New York Partially Rolls Back Controversial Bail Reform

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New York Partially Rolls Back Controversial Bail Reform
New York is adding several crimes to a list of bail-eligible offenses, meaning more people could be held pretrial unless they pay their bond.
SHOW TRANSCRIPT

Amid the coronavirus crisis, Gov. Andrew Cuomo and the New York legislature have reconsidered the state's controversial bail laws. 

New York is adding several crimes to a list of bail-eligible offenses, meaning more people could be held pretrial unless they pay their bond. 

CUOMO: "The bail reform that we did last year I'm very proud of because [bail] was discriminatory in effect and in impact, and I think we made the right change. And I think the improvements made this year are the right ones, also."

Cuomo and New York City Mayor Bill De Blasio both supported a more significant overhaul of the law that completely removed cash bail from the equation but also gave judges a lot more discretion than they have now. 

New York is the only state that does not let judges consider public safety or "dangerousness" when they make decisions about bail.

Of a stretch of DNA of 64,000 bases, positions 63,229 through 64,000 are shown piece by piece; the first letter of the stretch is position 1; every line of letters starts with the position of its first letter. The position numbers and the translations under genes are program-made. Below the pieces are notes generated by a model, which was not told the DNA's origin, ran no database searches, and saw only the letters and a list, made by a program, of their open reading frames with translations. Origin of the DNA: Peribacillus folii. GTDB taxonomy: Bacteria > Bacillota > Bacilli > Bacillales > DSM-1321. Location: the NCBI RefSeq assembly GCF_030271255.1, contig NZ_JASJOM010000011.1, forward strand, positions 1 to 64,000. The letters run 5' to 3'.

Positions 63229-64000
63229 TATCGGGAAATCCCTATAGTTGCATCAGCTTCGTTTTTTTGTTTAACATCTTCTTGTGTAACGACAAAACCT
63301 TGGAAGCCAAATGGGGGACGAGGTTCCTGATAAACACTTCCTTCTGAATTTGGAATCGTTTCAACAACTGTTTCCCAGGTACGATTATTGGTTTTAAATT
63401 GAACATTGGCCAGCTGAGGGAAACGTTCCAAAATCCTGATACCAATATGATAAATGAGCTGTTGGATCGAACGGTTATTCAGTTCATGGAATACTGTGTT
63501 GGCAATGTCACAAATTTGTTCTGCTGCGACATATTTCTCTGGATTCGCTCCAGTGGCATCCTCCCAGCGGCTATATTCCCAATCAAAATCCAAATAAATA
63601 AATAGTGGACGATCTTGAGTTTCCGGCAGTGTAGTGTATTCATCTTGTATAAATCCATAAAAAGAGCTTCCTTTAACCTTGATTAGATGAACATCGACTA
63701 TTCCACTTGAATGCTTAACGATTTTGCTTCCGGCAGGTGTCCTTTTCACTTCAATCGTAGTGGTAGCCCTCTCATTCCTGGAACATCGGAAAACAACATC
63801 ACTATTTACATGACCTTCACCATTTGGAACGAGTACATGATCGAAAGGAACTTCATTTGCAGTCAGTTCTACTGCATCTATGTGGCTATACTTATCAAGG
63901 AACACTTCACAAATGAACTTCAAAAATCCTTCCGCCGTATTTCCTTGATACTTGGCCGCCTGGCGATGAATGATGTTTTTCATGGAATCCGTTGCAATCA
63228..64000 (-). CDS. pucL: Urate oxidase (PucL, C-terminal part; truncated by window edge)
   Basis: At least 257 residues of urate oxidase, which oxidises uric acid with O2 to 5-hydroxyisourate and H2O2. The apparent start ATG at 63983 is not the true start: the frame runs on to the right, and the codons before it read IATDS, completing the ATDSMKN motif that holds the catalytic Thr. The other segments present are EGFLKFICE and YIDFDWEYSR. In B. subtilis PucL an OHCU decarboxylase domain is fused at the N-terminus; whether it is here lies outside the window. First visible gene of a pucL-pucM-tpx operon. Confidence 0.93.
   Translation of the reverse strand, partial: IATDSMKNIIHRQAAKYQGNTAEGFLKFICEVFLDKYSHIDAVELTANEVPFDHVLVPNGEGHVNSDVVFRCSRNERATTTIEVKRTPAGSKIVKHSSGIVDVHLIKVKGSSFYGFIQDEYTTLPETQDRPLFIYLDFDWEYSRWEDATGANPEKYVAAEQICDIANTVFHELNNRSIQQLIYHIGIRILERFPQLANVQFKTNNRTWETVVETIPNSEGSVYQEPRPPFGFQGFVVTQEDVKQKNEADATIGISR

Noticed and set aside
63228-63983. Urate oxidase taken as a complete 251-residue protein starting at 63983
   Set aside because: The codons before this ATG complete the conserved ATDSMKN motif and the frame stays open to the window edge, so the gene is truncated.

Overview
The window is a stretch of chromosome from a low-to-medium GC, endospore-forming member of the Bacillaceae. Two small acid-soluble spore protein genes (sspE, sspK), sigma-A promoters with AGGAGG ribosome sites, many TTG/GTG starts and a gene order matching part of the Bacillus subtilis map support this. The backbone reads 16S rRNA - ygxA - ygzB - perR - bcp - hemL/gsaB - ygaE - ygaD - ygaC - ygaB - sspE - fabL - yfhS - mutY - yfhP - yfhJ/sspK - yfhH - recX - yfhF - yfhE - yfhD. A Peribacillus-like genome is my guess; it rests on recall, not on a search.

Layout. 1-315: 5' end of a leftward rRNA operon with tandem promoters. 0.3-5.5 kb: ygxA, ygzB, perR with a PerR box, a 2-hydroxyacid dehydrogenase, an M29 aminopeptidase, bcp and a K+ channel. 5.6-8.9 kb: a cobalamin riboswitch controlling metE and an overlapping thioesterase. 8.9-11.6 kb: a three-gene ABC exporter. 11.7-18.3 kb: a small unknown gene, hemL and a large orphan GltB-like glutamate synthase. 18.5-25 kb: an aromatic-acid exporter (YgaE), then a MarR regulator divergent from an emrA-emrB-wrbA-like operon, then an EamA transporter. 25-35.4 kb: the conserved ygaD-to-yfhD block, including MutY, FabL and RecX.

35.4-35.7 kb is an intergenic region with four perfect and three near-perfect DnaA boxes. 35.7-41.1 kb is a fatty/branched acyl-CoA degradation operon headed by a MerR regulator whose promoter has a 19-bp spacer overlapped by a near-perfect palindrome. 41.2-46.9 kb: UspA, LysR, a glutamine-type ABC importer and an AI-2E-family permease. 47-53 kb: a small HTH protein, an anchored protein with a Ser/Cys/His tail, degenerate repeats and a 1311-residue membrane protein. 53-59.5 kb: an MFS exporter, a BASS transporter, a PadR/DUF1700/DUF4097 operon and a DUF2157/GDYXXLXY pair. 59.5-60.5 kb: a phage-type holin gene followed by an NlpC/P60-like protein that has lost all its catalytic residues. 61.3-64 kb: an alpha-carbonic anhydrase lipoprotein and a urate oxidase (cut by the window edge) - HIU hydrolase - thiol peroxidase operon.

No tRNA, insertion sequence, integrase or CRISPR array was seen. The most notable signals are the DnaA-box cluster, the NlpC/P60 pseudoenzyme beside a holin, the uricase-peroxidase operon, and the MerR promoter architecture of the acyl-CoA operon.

GONZALEZ: "The responsibility rests on myself and this office to make sure that we're only asking for bail when bail is absolutely needed."

Brooklyn District Attorney Eric Gonzalez also wants to move to a completely cash bail-free system and give judges more discretion. 

GONZALEZ: "I think the biggest thing that they added was if you get arrested and you're out and you commit a new crime while that case is still pending, the new case could be bail-eligible. I think that is the one that has the greatest likelihood of being abused. And that's where we just have to be mindful that not every rearrest should require bail."

Fears and criticism around the new measure are heightened by the coronavirus. Rikers Island Jail has had more than 230 detainees and 220 staff members with positive COVID-19 test results. 

And criminal justice advocates and public defenders warn the new measure could lead to more people being incarcerated. But Gonzalez says he has no intention of increasing the jail population especially during this pandemic. 

GONZALEZ: "I'm saying in this office, if it's not a serious matter, I'm telling the police they should not make an arrest and put someone through the system. And if they do, I've declined to prosecute nearly 200 cases already in the last two weeks. And yet we can continue to keep our community safe."

Offenses added to the bail-eligible list include things like second-degree burglary, vehicular manslaughter and repeat offenders. Judges and law enforcement advocated strongly for the repeat offenders provision after seeing suspects arrested for the same things more than once.

This change in the bail reform law is not immediate. According to the governor's office, it will take effect in approximately 90 days

For Newsy in Chicago, I'm Jamal Andress.